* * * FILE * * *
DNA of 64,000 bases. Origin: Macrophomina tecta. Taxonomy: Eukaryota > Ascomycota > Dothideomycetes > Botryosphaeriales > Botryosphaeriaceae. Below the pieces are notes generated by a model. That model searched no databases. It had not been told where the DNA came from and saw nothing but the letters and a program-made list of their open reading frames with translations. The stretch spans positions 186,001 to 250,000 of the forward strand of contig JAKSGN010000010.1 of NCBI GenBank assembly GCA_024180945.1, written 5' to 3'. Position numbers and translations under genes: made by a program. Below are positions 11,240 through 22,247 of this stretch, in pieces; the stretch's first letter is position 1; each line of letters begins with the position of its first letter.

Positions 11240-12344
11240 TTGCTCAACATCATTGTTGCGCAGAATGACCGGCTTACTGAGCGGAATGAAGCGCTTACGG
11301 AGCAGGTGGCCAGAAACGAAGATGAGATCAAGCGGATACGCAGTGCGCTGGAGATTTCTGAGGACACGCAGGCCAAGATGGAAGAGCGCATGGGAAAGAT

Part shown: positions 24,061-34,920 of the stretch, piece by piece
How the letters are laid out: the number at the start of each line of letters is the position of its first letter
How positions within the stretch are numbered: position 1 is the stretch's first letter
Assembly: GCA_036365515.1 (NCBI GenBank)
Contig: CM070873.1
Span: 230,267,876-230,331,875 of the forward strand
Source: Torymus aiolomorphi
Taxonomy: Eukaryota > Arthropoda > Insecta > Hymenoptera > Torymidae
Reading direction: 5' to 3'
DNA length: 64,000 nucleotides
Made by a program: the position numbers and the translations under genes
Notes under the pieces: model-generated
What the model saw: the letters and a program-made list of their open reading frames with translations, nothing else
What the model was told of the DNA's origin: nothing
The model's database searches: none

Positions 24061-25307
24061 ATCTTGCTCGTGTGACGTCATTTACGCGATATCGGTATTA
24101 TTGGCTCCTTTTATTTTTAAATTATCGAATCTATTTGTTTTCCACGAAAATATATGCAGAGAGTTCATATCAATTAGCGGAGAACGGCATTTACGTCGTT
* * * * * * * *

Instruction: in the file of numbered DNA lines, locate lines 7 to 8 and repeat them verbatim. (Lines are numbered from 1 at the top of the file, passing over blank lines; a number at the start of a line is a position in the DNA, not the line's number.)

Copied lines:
How positions within the stretch are numbered: position 1 is the stretch's first letter
Assembly: GCA_036365515.1 (NCBI GenBank)